Wednesday, October 22, 2014

Why We Need YA



It is not only a privilege and an honor to write for children, but an obligation. 

Yes. Bold statement. I've been full of 'em lately. Must be something in the air. Or just a matter of digging my voice out of the sand.

There are those who don't give young people enough credit, who undermine their ability and potential. There are some who discount their opinion and capacity to listen. There are those who don't observe the world as kids do; the places on the sidewalk, inbetween the bricks, and in the dark night where the cracks and weaknesses give rise to strength and courage. Then, there are some who do...

It is with this in mind that we write for those emerging from the land of lollipops and cartwheels, for those on the edge of adulthood, and for those who aren't so sure of the world they're entering. By telling stories, we participate and contribute to the depth and breadth of their knowing. 

We say  yes, I hear you. I see you. I want to understand you. I want you to be understood. We also say, look, see this? You can still be a dreamer, a hero, the president of worlds unknown. Don't give up even as this spinning top seems to change, and whirl, around you.

As writers we are both Sherpas leading young people into new and unexplored lands, and the ones being guided. As their consciousness shifts and expands, our own is impacted as well because we are reminded of hope, truth, and our potential to continuing growing (—up, again and again.) It's a duality to be sure, a reciprocal relationship. Childhood and adulthood is too finite. We forever have the capacity to grow, but sometimes forget. It is through story whether told around a campfire, read in the crisp pages of a book between classes, after work, in the glow of an ereader, and in our memory that we return to the place of wonder, connection, and imagination.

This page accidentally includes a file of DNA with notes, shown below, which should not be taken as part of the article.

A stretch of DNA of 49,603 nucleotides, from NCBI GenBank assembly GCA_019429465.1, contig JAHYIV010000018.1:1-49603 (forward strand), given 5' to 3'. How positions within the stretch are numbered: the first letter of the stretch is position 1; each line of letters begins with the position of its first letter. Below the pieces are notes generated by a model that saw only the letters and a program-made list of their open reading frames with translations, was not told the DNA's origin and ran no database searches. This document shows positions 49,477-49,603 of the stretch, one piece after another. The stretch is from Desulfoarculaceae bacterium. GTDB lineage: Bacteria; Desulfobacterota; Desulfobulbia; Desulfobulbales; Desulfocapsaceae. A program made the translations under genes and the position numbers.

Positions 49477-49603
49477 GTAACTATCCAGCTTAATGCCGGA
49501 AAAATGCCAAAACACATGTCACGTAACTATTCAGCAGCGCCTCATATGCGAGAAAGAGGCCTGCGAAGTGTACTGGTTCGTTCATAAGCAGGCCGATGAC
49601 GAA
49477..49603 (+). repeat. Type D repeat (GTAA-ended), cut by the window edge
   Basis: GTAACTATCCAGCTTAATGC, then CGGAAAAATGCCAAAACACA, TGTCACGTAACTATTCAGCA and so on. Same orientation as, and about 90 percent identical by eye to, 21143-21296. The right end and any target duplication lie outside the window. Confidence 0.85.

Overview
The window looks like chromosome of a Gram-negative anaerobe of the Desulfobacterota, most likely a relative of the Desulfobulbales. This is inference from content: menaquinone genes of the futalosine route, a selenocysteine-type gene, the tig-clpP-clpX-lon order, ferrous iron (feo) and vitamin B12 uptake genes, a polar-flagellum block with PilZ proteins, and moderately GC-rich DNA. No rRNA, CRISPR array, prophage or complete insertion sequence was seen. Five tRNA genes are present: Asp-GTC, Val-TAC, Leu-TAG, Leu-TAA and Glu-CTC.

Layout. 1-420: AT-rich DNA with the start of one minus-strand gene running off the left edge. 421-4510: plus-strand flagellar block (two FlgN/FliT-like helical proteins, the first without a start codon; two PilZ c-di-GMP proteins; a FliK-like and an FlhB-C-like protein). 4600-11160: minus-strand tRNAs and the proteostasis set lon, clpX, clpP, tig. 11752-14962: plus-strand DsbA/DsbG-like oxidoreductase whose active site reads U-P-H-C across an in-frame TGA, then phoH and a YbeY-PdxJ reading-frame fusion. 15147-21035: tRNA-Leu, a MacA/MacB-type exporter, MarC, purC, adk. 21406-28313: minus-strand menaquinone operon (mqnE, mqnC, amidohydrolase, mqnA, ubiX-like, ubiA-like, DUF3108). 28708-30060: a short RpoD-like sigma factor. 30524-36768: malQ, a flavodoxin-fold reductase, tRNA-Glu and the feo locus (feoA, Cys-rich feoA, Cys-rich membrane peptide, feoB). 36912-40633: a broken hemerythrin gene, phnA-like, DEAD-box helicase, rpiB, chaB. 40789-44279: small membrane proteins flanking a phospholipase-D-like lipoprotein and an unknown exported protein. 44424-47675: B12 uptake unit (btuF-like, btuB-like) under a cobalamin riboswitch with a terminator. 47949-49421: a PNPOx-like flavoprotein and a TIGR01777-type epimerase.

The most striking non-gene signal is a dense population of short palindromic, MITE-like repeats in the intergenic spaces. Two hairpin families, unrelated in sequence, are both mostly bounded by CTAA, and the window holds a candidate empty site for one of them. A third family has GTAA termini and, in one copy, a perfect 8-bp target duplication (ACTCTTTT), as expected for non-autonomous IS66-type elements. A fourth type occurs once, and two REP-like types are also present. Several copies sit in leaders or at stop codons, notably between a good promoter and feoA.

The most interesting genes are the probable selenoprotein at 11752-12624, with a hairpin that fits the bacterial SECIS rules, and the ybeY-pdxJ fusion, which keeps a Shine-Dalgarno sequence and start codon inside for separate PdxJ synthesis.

As writers, storytellers, and authors we are obligated to continue this lineage, to acknowledge youth and their experience, as we've likely shared, if not in the actual events, but in the emotions, the mood, the ethos. 

The communion of words on the page binds us to reality as we actually live it, it's what makes us humans a community, comforts us when life is confusing and tragic, and brings us together whether or not we realize we need each other.  

This topic has been explored and expounded upon, but I felt the need to contribute my thoughts to the discussion and I'd love to hear yours. 





Check out more on this here from Maggie Stiefvater and Maddie Crum.


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